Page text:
• Alexis Wright has won the 2018 Stella Prize (Stella Awards)
Alexis Wright has won the 2018 Stella Prize becoming the first Indigenous Australian to be honoured by the prestigious award.
By
Amelia Dunn

Source:
NITV News
13 Apr 2018 - 5:25 PM  UPDATED 13 Apr 2018 - 5:27 PM

Waanyi author Alexis Wright has won the 2018 Stella Prize for her book “Tracker”, which tells the tale of Tracker Tilmouth, an unforgettable figure in Indigenous Australia. 

It’s the first time an Indigenous Australian has won the prestigious Stella Prize for Women’s literature, a welcome surprise to Wright, a member of the Waanyi nation of the southern highlands of the Gulf of Carpentaria.

“I was shocked and amazed. It took some time to unpack that Tracker had won the Stella,” she said.

Wright is no stranger to success, picking up the Miles Franklin award in 2007 for her book Carpentaria. Telling important stories about Australia’s first nations people that otherwise would go untold.

“Our stories must be heard and told. We’re hearing incredible voices from Aboriginal Australia at the moment but we’ve got a lot more stories to tell,” she said.

“Tracker was a really important man in the Aboriginal world. I thought he was a visionary in his ideas,”

Wright took on the gargantuan task of compiling Tracker’s story six years ago, in a bid to preserve his legacy.

“Tracker was a really important man in the Aboriginal world. I thought he was a visionary in his ideas,” she said.

Featuring the accounts of over 50 friends and family, Tracker details the life of the Eastern Arrernte man, a member of the Stolen Generation and leader of the Central Land Council.

He was passionate about the need to create a sustainable, “Aboriginal economy” which would allow First Nations people to truly enjoy their land and native title.

Throughout his life Tracker played a leading role for the Indigenous community on issues like land rights, economic development, legal aid and health services.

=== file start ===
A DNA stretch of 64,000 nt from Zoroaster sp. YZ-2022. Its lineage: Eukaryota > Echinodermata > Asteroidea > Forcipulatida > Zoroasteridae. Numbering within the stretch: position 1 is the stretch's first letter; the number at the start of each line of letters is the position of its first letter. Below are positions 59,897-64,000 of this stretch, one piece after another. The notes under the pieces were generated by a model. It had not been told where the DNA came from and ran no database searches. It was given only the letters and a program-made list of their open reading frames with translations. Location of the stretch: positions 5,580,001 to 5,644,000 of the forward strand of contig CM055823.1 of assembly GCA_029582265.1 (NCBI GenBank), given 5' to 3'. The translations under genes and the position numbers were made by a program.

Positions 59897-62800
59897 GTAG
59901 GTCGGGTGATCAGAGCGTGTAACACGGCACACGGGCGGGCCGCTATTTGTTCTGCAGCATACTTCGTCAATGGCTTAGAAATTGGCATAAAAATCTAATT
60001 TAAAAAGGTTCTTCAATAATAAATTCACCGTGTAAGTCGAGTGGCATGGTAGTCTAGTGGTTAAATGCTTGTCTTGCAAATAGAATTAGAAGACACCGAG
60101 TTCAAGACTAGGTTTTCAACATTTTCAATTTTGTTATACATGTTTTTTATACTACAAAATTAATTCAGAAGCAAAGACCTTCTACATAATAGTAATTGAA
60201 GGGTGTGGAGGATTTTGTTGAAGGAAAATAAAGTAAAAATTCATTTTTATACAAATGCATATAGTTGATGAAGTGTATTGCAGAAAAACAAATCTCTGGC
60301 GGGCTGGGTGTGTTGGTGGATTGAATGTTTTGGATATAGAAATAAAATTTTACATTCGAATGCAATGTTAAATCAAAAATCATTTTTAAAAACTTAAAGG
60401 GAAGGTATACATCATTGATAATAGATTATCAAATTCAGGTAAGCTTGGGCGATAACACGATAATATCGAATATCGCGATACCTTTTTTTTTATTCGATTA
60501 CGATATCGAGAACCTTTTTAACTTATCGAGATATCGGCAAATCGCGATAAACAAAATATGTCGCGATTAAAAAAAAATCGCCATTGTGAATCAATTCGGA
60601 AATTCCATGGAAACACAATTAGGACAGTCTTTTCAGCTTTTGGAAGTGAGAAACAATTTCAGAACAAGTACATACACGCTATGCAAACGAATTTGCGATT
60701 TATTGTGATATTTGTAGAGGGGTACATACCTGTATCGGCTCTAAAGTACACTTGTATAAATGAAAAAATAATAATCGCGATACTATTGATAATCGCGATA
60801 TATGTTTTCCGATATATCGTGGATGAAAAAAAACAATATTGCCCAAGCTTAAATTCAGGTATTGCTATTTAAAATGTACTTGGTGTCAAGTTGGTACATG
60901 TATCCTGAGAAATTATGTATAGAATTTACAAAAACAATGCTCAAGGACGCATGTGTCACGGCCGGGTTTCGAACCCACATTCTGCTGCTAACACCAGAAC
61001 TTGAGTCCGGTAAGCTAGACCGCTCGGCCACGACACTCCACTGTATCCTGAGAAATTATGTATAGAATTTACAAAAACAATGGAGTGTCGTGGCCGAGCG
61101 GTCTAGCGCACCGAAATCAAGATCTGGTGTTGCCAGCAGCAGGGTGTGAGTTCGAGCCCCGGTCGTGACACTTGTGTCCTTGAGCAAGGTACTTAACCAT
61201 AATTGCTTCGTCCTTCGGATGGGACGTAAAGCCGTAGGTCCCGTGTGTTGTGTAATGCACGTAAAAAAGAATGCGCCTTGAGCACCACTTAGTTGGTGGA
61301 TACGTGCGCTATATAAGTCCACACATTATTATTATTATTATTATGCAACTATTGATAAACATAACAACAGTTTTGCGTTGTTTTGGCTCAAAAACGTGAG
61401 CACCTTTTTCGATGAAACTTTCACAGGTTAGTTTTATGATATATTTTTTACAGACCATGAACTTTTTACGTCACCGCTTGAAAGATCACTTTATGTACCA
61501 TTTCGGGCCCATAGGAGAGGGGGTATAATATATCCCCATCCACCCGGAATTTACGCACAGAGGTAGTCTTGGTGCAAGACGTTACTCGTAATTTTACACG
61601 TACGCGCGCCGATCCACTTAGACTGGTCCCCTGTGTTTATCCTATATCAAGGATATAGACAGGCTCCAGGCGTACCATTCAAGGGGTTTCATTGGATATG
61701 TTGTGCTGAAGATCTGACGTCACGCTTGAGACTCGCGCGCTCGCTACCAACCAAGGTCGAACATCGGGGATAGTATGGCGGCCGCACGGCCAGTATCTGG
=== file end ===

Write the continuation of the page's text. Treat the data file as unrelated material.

He was passionate about the need to create a sustainable, “Aboriginal economy” which would allow First Nations people to truly enjoy their land and native title.

Tracker Tilmouth was not only a tenacious leader, but a friend to many.

“He had enormous personality and enormous wit and could get through any door in this country to put an Aboriginal position,” Wright said.

“People can learn about the way he did things. How brave he was, how strong he was as a person, and how he got through those doors that we needed to get through.”

Wright was half way through writing his story when he died in 2015 at the age of 62, making it even more important to record his legacy.

“People can learn about the way he did things. How brave he was, how strong he was as a person, and how he got through those doors that we needed to get through.”

Wright approached the story in the only way she knew would suit Tracker and his many tales­: traditional Aboriginal storytelling.

“I thought tracker was too big a person and had done too much to fit into a normal type of biography,” she said.

Embedding the Aboriginal traditions of oral and collective storytelling is rare in modern literature, with the Stella judges acknowledging it to be a “new way of writing a memoir”.

Collecting the memories of friends, family and from Tracker himself, Wright toiled over hundreds of hours of recordings to create what she calls a “story of consensus”

Embedding the Aboriginal traditions of oral and collective storytelling is rare in modern literature, with the Stella judges acknowledging it to be a “new way of writing a memoir”.

But for Wright, this is simply the storytelling method of the oldest living culture in the world.

“These traditional skills that come from our culture, are now modern in a sense,” she said.

“We let everybody have their say.

“This book is very much about the history of our times and our way of doing things.”

She hopes the award will boost the story of Tracker Tilman into the homes of people all over the world, to learn from the man with the "vision splendid".